Friendship is fascinating. Think about it: it’s a relationship created completely by choice – unlike family – and it doesn’t have all of the black and white rules of a romantic relationship. You’re not bound to friends by blood or monogamy, but that doesn’t make friendship any less important to your happiness. So, what does it mean when your friend group starts dwindling? When it comes to friends, is the more the merrier?
When you’re young, anyone within play date distance is a friend. Often, our first friends are neighbors, pre-school classmates, or the children of our parents’ friends. We’re really not that picky – if someone enjoys the same games as we do, the friendship is good to go.
Throughout middle school and high school, we’re figuring out who we are and what kinds of friends we want. We’re in school and on sports teams, and we’re surrounded by potential friends. Our friend groups are usually pretty large, and we’re growing up together. A lot of those friendships are short-lived, just like the hairstyles and clothing choices we were convinced would be cool forever.
Then comes college and young adulthood. If you’re lucky enough to go to college, you’re once again surrounded by potential friends. I was fortunate enough to live on campus and join a sorority, which means 99% of the people I interacted with on a daily basis were my age, studying the same things, AND pretty like-minded. Isn’t that nuts? It’s like living in a mini-city with only people in your age bracket.
Spoiler alert: you’ll never get to experience something so cool again (unless you one day end up in a senior living community… which might actually be a blast. Maybe I’m onto something).
That being said, it’s not uncommon for your friend group to get smaller as you grow up. I am bolding and underlining that statement because I had a tough time understanding and accepting that at first. In high school, I had dozens of girlfriends. Freshman year of college, I had a solid crew of about ten. By senior year, I had a handful of ride-or-dies. Now, post-college, I have a select two or three girls I can depend on unconditionally. Isn’t losing friends a bad thing? Does a smaller social circle mean you’re morphing from lovable social butterfly to antisocial hermit?
Not at all. A dwindling friend group as you age is normal, and it’s actually a good thing. I’ll tell you the two main reasons why:
As you get older, you figure out exactly who you are, what your values are, and what you want in a friend.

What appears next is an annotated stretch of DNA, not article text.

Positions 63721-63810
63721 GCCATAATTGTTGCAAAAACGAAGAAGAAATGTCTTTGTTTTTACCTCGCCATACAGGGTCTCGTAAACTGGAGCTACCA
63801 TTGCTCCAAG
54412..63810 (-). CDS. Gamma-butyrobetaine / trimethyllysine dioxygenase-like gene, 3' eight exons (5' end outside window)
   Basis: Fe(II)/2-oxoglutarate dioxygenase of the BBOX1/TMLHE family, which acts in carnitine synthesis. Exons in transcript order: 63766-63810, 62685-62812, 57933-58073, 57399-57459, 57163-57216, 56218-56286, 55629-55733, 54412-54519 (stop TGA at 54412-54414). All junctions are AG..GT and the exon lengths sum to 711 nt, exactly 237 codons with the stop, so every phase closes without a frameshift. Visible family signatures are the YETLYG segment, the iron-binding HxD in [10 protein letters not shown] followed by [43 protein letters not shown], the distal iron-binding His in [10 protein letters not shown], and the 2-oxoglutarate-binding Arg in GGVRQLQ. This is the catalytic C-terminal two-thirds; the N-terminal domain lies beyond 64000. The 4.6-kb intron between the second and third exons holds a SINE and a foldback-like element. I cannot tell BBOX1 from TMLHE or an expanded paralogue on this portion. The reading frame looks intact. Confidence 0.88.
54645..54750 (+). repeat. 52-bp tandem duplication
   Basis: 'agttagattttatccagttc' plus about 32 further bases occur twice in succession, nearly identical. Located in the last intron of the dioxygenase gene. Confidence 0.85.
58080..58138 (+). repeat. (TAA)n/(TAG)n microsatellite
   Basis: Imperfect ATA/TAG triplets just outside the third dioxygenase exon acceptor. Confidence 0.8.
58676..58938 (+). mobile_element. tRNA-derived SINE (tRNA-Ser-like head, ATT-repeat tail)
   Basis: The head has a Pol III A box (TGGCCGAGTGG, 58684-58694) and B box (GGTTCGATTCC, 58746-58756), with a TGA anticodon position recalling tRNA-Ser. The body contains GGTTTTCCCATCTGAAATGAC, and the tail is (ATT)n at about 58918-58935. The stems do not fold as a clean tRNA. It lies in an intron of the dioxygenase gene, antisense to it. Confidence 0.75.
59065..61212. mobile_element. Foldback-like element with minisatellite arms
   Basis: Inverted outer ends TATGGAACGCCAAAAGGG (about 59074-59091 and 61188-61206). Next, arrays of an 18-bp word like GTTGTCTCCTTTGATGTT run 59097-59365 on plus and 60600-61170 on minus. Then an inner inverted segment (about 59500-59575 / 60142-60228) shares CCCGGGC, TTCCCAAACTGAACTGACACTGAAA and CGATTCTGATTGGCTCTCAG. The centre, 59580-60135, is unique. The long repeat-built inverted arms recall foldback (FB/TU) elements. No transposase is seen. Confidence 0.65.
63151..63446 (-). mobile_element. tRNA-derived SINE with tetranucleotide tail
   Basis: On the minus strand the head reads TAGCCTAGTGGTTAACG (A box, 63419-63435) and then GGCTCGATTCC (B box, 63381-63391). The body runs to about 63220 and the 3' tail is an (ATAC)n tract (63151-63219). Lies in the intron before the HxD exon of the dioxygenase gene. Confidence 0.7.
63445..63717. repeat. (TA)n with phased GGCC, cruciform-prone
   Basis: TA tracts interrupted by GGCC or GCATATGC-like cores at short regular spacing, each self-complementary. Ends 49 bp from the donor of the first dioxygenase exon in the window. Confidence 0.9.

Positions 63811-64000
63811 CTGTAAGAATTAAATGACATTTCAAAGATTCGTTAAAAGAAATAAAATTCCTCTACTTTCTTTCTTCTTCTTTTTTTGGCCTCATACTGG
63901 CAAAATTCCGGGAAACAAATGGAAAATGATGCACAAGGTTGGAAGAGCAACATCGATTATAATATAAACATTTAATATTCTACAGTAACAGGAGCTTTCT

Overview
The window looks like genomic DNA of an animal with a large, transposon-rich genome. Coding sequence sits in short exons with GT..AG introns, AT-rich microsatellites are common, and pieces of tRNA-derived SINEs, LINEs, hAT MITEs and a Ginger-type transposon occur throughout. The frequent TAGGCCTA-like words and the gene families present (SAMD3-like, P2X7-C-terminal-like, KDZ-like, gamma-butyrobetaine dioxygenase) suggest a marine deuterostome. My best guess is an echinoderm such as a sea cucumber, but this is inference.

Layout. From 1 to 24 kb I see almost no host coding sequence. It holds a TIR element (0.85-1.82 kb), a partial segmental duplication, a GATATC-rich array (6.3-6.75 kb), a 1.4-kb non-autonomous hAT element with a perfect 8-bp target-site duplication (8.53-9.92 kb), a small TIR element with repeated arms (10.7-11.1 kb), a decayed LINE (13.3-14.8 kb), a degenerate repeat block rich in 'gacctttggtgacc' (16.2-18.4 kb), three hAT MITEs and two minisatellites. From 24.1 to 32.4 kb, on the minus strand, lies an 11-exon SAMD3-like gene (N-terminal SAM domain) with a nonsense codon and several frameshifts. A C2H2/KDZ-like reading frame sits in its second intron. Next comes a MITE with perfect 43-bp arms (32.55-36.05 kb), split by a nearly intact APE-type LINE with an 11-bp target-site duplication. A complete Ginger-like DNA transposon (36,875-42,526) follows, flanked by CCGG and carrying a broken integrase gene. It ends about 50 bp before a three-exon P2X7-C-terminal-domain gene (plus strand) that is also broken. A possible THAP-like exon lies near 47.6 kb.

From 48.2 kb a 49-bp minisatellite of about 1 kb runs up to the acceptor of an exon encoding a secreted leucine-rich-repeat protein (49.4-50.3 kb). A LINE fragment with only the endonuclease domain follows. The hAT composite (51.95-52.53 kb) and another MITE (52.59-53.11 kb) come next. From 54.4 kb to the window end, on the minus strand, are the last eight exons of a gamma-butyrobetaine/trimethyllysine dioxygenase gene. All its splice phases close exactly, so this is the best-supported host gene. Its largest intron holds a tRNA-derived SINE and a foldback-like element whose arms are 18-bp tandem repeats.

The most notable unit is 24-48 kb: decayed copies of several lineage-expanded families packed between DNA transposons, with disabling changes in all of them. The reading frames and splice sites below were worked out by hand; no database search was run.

As you get older, you have increased responsibility and less time for friendship.
I had incredible friends in middle school and high school, and I am so grateful for those years of friendship. However, I’m not the same person I was at 16 – and neither are you!
Those years of growth – the celebrations, tears, break-ups, graduations, and overall soul-searching – have changed you. Those years have changed your high school pals as well! Not everyone grows up in the same direction, and quite frankly the world would be boring if we did.
Your standards for friends raise as you get older. Have you ever heard that quote, “It’s better to have four quarters than one hundred pennies”? You don’t need dozens of playmates or a cafeteria table full of “pennies.” You need those few dependable, trustworthy, genuine “quarters” to lean on, talk to, and cherish.
Having increased responsibility (aka “adulting”) naturally makes you prioritize. When you embark on your career, fall in love, and eventually start a family, you’re inevitably going to have less time to hang out with friends. You may even move to a new city or state where you don’t know a soul. While it’s so important to invest in friendships and develop a support system wherever you are, your time and energy will naturally be poured mostly into your job, your spouse, and your children – and your friends will be doing the same.
Long story short: a dwindling friend group is not a sign that you’re an unlikable person. It doesn’t mean you’re destined to one day be friendless and alone. Quite the contrary, a dwindling friend group means you know who you are, and you know who you want to befriend. It means you’re opting for quarters instead of pennies. It means that you’re growing up, and you’re taking your most loyal ride-or-dies with you.